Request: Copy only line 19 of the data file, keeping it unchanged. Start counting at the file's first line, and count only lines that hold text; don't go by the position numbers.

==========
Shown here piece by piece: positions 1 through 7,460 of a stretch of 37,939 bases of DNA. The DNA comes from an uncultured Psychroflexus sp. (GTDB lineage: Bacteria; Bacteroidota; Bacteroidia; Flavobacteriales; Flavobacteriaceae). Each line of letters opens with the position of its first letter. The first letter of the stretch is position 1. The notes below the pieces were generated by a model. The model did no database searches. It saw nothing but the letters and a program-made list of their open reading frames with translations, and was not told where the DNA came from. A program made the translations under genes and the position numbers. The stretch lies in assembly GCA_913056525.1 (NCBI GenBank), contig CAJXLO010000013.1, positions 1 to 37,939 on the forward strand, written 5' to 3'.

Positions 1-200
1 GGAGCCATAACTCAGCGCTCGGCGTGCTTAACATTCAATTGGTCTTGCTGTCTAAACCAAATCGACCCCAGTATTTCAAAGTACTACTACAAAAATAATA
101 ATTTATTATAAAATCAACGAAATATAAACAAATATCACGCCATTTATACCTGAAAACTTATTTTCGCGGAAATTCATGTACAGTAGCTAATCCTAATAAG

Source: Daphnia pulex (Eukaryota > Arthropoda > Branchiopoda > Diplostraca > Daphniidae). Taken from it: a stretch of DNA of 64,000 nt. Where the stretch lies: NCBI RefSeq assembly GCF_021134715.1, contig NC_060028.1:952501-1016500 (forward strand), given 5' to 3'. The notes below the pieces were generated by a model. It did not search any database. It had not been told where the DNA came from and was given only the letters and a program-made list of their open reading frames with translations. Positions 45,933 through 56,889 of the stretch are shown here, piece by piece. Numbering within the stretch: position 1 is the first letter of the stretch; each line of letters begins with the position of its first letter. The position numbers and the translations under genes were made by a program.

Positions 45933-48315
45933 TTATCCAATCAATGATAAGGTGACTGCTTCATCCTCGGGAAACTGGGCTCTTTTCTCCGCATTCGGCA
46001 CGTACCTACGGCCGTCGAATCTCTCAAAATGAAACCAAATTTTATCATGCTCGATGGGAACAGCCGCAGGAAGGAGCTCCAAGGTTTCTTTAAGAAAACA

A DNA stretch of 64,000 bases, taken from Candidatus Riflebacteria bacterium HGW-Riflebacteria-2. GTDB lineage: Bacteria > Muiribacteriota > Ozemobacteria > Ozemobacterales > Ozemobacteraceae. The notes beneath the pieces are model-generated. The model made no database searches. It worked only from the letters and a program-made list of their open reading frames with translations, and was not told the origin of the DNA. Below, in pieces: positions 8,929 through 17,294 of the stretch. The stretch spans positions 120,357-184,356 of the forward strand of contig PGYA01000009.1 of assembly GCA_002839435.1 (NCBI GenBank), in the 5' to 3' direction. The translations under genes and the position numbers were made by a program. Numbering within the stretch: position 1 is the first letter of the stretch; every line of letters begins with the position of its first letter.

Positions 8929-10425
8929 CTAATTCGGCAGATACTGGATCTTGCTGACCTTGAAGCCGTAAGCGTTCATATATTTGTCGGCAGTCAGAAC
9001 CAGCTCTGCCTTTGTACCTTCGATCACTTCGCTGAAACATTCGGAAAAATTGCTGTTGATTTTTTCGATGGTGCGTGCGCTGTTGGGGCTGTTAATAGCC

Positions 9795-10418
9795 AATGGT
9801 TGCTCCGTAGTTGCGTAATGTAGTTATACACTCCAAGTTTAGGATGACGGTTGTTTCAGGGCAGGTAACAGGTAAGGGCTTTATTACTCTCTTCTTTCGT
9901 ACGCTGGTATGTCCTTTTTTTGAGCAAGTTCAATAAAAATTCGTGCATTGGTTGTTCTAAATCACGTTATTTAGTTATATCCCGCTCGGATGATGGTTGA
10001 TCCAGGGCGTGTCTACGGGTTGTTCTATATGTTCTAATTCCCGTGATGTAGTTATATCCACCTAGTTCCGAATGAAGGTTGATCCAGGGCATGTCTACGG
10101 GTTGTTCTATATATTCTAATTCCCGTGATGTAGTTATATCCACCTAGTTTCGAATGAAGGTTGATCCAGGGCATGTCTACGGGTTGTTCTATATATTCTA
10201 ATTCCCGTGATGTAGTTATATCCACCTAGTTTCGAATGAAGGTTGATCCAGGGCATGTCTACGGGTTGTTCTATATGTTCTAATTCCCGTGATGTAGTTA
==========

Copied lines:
10201 ATTCCCGTGATGTAGTTATATCCACCTAGTTTCGAATGAAGGTTGATCCAGGGCATGTCTACGGGTTGTTCTATATGTTCTAATTCCCGTGATGTAGTTA